Venison Tenderloin

Venison Tenderloin

17 Reviews 2 Pics
  • Prep

    20 m
  • Cook

    1 h 15 m
  • Ready In

    13 h 35 m
Recipe by  REDWINE48

“Marinate venison in a red wine based marinade for 12-36 hours depending on size of meat and age of deer. Then remove from marinade and grill or roast until meat is medium rare.”

New! Find ingredients on sale

  • Tap On Sale, then swipe through different local stores.

  • Look through the ingredients list for store discounts!

This feature is in beta testing. Thanks for your patience as we improve it!

Your ingredient has been saved! Go to Shopping List.


Adjust Servings

Original recipe yields 6 servings



  1. Combine the red wine, cider vinegar, onion, garlic, bay leaves, thyme and rosemary in a medium bowl, and mix well. Transfer to a large resealable bag, and put the venison tenderloin into the bag. Close tightly, pressing out as much air as you can. Place meat in the refrigerator to marinate, turning two or three times, for at least 12 hours.
  2. Preheat the oven to 325 degrees F (165 degrees C). Remove meat from marinade, and place on a roasting rack in a roasting pan.
  3. Roast in the oven for 2 to 2 1/2 hours or to your desired degree of doneness. For medium rare, the internal temperature of the roast should be at least 150 degrees F (65 degrees C) when taken with a meat thermometer. Let the roast stand for 15 to 20 minutes before carving.
  4. While the tenderloin roasts, heat marinade in a saucepan over medium heat. Simmer until the liquid is reduced by 1/3. Serve with venison.

Share It

Reviews (17)

Rate This Recipe


The biggest thing that people need to remember when cooking venison is the deer itself. Where was the deer from? What was the food plot for that deer? How old was he deer? Was it a male? Shot during the rut? Was the deer processed and field dressed in a timely manner and cleaned properly? Deer harvested way up north(upper Michigan etc...) will have a much stronger game taste due to it's food intake. Deer that feed on corn, soybeans, etc...will have a much less game taste. Bucks taken during the rut will be tough and have a very strng game taste. This is all important in the cooking and the preperation (marinating) of the deer.

Tiger Sand

Tiger Sand

I saw this and had to make a note. My husband does something very simliar to this, but will a few nice additions. First you need to "ice" the loin for several days, then you need to soak the deer loin in milk till the milk is clear, you don't want all of that blood in the meat. You need to pour off the milk then add more several times to get the blood out. I generally do it twice a day for 3 days. It helps remove the game tast as well. Then marinate the loin as listed. After that take the loin and slice it down the middle, place green onion and mushrooms(fresh or canned) then wrap in market thick bacon. You may need toothpicks to hold it together. Grill. We serve this up with what you would a steak. This is wonderful! I hope this helps! We are actually fixing this for Sunday Dinner this weekend. I don't add as much vinegar as they suggested, I do it by taste. Some like it tangy others don't it is up to you.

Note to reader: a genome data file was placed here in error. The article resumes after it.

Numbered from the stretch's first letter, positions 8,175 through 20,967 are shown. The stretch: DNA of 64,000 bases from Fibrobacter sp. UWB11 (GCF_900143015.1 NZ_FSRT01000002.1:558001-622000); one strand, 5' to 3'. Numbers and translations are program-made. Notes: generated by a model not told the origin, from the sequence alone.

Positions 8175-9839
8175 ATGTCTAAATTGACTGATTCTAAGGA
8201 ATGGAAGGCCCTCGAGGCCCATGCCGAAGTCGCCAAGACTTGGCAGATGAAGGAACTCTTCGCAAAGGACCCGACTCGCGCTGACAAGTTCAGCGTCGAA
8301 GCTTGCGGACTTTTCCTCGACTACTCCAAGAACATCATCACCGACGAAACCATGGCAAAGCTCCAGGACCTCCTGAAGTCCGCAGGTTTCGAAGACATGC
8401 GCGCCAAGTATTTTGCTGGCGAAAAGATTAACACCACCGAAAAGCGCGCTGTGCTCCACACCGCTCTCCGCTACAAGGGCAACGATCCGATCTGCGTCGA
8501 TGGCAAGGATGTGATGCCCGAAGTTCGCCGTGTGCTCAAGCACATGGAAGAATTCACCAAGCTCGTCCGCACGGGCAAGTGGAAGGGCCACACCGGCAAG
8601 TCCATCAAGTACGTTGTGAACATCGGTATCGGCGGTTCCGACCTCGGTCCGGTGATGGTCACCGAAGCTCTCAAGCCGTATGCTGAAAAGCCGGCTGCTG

Delicious!!! However, I added an extra step... After reducing marinade, I strained it, discarded the herbs, onions, etc., added the juice back to the saucepan with some salt and pepper, continued to simmer and whisked in some all purpose flour. It made a very flavorful sauce that clung to the meat. Will DEFINITELY make again!!!

More Reviews

Similar Recipes

Slow Cooker Venison Roast

Slow Cooker Venison Roast

Slow Cooker Apple-Scented Venison Roast

Slow Cooker Apple-Scented Venison Roast

Venison Tenderloin Bites

Venison Tenderloin Bites

Venison Meatloaf

Venison Meatloaf

Ancho Chile Rubbed Venison Steaks with Lime-Cilantro Butter

Ancho Chile Rubbed Venison Steaks with Lime-Cilantro Butter

Bacon-Wrapped Venison Tenderloin with Garlic Cream Sauce

Bacon-Wrapped Venison Tenderloin with Garlic Cream Sauce


Amount Per Serving (6 total)

  • Calories
  • 345 cal
  • 17%
  • Fat
  • 6.1 g
  • 9%
  • Carbs
  • 3.4 g
  • 1%
  • Protein
  • 57.4 g
  • 115%
  • Cholesterol
  • 212 mg
  • 71%
  • Sodium
  • 106 mg
  • 4%

Based on a 2,000 calorie diet



previous recipe:

Slow Cooker Venison Roast


next recipe:

Venison Pastrami